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Friday, September 30, 2005

Top of the bug food chain

This green lynx spider is the mother of the baby spiderlings whose picture is posted below. She has captured a wasp (golden polistes I think) for a much deserved meal after weeks of tending her egg sac. These wasps cruise the shrubbery in search of caterpillars with which to provision their nests. This one has met a different fate.

So we could have a fine drama of two noble predators--one hungry and selfless spider who has waited for weeks for the opportunity to feed, the other an industrious wasp doing "good" work ridding the garden of caterpillars--all played out in a small bush somewhere in Tustin. That is if we were willing to anthropomorphise.

Did I mention these spiders display parenting behaviors? The mother first lays down a sheet of silk, then lays the egg mass in it and wraps more silk around to form the sac. She then hovers over the sac until the babies hatch. I'm collecting data on how long this whole process takes in my area: from mating to hatch and beyond. Yes beyond, because the mother hangs around after the eggs hatch, standing guard over her tiny offspring.

I have never observed the green lynx mother feeding the young spiders; actually I can't definitively say I have ever seen them eat.

18 comments:

joyce said...

gosh.. i have never really paid any attention to bugs except trying to get out of its way when i have the honor of meeting one.

I am really impressed with the information. However, i wonder if the little creature could have a bigger picture please?

Good job... :)

Hannah said...

hmm...
I like how you think...
I've never thought of really actully studying bugs or anything but now that makes me wonder...

Goggler said...

really... a new way to look at bugs. nice blog.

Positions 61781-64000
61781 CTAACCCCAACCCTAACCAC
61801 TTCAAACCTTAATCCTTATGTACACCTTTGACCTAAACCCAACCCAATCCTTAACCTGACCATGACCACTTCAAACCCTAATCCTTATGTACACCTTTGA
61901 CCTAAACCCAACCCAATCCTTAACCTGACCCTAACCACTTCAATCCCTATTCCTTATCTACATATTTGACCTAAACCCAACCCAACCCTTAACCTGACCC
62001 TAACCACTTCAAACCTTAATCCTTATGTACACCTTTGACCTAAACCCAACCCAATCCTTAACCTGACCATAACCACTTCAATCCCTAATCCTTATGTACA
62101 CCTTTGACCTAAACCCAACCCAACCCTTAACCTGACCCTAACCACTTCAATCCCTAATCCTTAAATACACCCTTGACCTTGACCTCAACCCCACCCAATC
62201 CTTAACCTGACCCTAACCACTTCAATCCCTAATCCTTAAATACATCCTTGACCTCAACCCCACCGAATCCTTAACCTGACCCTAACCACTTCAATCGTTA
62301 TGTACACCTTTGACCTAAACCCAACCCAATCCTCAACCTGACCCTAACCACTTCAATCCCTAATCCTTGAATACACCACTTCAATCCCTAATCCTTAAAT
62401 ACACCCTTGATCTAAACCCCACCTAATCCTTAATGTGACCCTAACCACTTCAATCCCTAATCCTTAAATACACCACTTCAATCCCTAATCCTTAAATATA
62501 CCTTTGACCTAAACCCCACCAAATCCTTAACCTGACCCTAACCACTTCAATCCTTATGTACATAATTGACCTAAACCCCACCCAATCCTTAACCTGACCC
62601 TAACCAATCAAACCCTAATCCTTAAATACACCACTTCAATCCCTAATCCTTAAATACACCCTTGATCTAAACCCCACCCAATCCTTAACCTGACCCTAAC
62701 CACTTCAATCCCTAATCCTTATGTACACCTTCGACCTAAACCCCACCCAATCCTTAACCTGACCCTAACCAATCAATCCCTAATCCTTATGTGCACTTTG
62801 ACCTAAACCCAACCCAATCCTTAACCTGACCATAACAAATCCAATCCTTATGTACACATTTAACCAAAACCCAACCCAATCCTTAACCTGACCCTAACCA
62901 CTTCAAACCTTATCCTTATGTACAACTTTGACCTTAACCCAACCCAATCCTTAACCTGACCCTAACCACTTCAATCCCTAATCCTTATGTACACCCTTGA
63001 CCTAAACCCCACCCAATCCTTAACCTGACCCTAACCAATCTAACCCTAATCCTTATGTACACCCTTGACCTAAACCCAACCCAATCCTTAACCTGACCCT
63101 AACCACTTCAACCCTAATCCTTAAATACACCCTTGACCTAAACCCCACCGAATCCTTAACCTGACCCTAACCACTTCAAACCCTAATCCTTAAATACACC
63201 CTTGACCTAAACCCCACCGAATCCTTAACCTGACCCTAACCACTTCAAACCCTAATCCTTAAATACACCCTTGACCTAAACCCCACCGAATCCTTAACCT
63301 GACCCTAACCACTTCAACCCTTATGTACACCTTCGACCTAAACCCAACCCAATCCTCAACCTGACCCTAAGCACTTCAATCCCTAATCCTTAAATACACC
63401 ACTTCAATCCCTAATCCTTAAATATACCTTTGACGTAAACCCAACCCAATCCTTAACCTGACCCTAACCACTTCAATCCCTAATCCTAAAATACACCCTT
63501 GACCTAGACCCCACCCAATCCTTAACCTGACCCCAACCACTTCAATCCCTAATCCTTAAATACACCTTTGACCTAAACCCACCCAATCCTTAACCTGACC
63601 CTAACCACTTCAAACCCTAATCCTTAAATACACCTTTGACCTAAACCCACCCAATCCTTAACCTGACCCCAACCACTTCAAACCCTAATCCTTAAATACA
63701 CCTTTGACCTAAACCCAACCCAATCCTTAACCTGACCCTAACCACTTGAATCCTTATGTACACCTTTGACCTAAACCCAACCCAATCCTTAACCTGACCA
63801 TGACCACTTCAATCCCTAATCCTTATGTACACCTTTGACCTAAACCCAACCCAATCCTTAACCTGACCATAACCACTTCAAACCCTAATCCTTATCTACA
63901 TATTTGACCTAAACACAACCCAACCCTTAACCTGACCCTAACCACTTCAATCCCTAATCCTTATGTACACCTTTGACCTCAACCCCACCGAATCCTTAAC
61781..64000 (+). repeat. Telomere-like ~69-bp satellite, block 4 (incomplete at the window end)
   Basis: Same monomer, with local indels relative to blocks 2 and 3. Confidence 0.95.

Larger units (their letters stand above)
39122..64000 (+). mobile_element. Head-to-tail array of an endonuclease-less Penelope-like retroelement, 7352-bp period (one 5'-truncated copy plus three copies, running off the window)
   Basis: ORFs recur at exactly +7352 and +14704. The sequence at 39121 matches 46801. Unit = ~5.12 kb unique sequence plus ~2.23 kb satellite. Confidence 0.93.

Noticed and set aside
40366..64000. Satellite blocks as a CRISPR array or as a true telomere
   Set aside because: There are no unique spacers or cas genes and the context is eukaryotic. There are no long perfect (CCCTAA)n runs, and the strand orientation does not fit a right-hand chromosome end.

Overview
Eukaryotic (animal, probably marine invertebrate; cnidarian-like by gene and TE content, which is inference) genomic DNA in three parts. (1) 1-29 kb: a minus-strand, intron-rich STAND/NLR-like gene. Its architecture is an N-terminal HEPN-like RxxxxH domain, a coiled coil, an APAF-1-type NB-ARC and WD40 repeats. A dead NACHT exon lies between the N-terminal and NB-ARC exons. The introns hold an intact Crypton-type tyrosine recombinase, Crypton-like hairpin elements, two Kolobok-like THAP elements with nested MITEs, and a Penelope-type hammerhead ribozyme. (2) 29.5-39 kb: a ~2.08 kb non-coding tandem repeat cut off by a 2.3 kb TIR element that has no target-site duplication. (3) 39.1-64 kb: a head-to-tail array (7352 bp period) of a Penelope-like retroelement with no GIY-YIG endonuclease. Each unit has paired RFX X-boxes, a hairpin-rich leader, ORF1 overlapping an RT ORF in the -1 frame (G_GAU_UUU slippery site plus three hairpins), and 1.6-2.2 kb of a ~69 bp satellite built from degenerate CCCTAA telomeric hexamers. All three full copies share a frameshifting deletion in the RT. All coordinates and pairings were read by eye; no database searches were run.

WordReader said...

What a wonderful blog site! This will be interesting reading for me in the future. Keep up the good work.

xtinnn said...

wow.. so bugs aren't really that bad at all. i admire your patience and creativity. im impressed..
(^^,)

Donovan Phillips said...

What a nice blog. My son would love it. Congrats on making the "blogs of note" section.

Sans espoir Romantique said...

This blog is a real eye-opener to all those who think that bugs are just little creepy-crawly vermin.

They are indeed quite interesting.

Thumbs up to you!

atnihs said...

I'm learning a lot from your blog. Bugs are usually ignored, so it's nice that someone pays attention to them.

It's always good to find blogs that show people's passion for something. Keep up the good work!

Violet said...

Vanessa, very nice blog. I love bugs, too, and the sweetness and attention that you show to these usually overlooked creatures is a breath of fresh air. I have a question for you, what kind of camera do you use? The pictures are fantastic.

Nic said...

This is a very nice blog I love the subject. Keep up the good work.

Nic

BOB! Your Life Preserver said...

My grandson loves bugs. I'd like to send him your blogs.

HanktheDog said...

Lovely picture.

samadoo42 said...

THAT IS SO KOOL HEHEHE VERY KOOL

djshawn said...

I really like the way you think and analyze things... I look forward to visiting here again. Feel free to visit my new Blog at www.djshawn112.blogspot.com.... leave comments and links to any other interesting blogs.

Lucio said...

Really nice blog. I really liked the pictures. Keep up the good work. Cheers.

chris said...

I love your blog and your passion for bugs! Great photos!

Judith said...

This is my second visit to your wonderful blog. I have always loved bugs, I find them fascinating--just their colors & textures alone inspire. You give excellent information & photos. Thank you!

Jeanne said...

I have been observing two Green Lynx Spiders in my yard since July. I am very mpressed by their apparent parental instinct. One of my spiders thermo-regulated her egg sac on a large amaranth flower, moving it to keep it in the warmest part of the flower and hiding it under the flower during an October rain. In addition, when she moved from my sunflowers to the brilliant red amaranth flower, her white chevrons and her breathing lines slowwly turned fuschia to blend with the flower. The larger female is done guarding her hatchlings and has begun to feed gain. This morning she is eating a baby snail!